Event Reviews
The Resistible Rise of Arturo Ui

The Resistible Rise of Arturo Ui

By Bertolt Brecht • Translated by Jennifer Wise

Directed by Christopher Niess

Starring Forrest Stringfellow

Theater UCF • Orlando, Florida

As I was preparing for tonight’s show, I overheard a comment in another stall to the effect of “all democracies ultimately result in dictatorships.” It was a scary, powerful undercurrent to the minimalist and rather brutal show I was about to witness.

The real show within The Resistible Rise of Arturo Ui begins on a soundstage, presumably filming this drama for a Hollywood gangster flick. The set is gray and oddly lit, the cast remains in constant motion, moving flats and props between takes marked by various gongs and flashing lights. Arturo (Forrest Stringfellow) leads the drama dressed as the slicked-back gangster you imagine Don Corleone was in his heyday. Dashing, debonair, a ladies man and a psychopathic killer and bound for greatness. His supporting cast tends to the comic, but that’s merely a veneer over the low esteem the mob holds for the lives of those in their way.

Ui’s goal is to combine the Chicago action with that of Cicero, a small town up the road a bit in the general direction of modern day Kenosha. Their business is the “cauliflower” trade, a pseudonym for booze and other fun drugs. Ui’s co-opted the good graces of a principled preacher, and when the Cicero Cauliflower Cartel punches back, Ui murders some moralist competition and seduces his victim’s wife. In other words, it’s a jaunty romantic comedy where everyone dies abruptly and for no good reason other than they are actually honest. You just might see a subversive whiff of modern politics.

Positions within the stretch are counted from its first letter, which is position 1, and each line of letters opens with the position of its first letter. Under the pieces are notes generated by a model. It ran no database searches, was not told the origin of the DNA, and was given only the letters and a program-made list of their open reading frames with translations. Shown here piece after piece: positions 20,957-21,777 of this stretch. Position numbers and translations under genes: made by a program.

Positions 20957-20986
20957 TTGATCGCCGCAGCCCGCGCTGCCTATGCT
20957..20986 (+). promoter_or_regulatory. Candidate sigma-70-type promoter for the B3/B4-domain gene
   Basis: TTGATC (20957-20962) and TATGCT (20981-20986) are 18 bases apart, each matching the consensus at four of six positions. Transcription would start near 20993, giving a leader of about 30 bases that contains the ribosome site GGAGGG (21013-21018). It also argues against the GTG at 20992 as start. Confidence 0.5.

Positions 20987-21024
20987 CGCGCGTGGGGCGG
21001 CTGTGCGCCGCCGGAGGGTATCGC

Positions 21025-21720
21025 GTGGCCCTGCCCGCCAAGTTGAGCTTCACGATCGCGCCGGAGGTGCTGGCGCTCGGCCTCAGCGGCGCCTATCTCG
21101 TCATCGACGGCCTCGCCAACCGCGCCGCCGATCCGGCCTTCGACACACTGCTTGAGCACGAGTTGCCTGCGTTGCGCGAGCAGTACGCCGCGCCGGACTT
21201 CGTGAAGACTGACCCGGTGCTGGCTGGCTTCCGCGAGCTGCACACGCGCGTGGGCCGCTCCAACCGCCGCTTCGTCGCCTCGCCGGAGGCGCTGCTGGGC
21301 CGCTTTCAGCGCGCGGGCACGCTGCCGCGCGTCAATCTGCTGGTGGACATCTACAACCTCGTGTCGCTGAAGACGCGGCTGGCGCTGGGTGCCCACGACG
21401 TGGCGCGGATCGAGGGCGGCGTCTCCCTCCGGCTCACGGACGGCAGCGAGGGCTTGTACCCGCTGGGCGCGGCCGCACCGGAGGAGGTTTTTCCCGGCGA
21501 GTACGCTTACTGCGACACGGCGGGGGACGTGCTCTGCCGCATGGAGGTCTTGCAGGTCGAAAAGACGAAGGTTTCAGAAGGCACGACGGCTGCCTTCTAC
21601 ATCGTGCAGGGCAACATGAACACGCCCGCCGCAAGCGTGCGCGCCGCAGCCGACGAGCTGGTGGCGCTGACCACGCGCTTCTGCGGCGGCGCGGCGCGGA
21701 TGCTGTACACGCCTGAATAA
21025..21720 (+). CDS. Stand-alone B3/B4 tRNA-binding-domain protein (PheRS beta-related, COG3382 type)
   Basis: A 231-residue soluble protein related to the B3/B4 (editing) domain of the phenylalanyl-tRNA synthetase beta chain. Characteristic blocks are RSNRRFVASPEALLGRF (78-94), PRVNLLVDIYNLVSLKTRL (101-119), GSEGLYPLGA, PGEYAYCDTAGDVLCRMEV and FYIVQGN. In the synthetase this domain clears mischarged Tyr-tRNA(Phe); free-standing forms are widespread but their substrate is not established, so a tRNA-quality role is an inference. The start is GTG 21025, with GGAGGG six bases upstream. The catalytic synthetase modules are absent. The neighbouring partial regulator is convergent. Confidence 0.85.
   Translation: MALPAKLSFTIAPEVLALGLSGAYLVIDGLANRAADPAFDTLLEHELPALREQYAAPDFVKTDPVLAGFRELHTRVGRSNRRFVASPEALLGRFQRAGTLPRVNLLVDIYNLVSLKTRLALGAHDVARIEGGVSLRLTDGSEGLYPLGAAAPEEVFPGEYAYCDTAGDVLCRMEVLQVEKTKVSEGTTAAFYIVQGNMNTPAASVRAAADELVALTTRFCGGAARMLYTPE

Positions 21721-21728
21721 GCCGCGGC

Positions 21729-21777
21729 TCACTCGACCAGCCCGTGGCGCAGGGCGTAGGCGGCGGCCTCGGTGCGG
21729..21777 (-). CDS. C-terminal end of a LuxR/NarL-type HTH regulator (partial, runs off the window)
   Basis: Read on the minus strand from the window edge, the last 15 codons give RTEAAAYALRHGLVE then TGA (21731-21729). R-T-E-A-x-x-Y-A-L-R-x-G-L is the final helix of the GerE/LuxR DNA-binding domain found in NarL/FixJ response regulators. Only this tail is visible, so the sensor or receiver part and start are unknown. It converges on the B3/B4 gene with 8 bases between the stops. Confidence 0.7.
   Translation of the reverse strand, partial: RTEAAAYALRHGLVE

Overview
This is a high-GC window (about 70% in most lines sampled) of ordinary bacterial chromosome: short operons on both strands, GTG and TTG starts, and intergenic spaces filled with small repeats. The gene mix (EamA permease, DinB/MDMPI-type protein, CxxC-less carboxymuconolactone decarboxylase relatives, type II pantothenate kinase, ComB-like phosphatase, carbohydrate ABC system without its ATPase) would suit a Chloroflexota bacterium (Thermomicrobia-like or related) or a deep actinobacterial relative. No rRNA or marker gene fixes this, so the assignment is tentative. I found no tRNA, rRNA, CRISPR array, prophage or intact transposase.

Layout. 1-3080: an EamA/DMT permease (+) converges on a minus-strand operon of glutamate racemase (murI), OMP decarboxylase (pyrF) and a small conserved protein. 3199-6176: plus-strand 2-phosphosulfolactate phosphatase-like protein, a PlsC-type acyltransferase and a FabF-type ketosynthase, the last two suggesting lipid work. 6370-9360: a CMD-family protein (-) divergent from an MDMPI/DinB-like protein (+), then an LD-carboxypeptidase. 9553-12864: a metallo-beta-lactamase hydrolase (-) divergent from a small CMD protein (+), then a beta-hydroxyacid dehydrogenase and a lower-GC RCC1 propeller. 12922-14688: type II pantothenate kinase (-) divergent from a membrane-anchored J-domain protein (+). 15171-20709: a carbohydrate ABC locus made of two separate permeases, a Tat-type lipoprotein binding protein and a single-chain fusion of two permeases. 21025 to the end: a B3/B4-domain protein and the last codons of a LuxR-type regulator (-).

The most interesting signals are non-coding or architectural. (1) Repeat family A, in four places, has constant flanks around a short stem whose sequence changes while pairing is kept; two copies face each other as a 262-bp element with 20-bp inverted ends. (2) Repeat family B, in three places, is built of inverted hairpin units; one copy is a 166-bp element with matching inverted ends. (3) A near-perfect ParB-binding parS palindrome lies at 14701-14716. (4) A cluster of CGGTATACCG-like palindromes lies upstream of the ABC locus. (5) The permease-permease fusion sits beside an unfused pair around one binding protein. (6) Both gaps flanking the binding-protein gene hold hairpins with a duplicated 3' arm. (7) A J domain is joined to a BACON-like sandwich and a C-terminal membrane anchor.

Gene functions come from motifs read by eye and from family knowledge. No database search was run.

The staging here is as jarring a the plot. When not advancing the story, the cast adjusts the furniture and cameras to make the movie aspect of this production seem reasonable. Actors stand around running lines, grating bells announce camera rolling, and lights are low. When a director announces “cut,” the crew immediately resets the stage, and the principals look bored as cell phones lay decades in the future. The final victim on stage is Ui himself, fulfilling that old acorn of “he who lives by the sword, dies by the sword.” And dead cast members are a-plenty, allowing for easy multiple casting.

This show takes a bold stand against the backdrop of modern American politics, where opposing parties are not likely to ever admit defeat in the smallest iota of policy. This is a provocative show that flips off a certain political faction active in America tonight, but it’s not that they would bother to see this show or any other theater, never mind plumb its depths. That makes the ride out to the parking lot safer, but once you are back in the Metro traffic flow, all bets are off.

Theatre UCF

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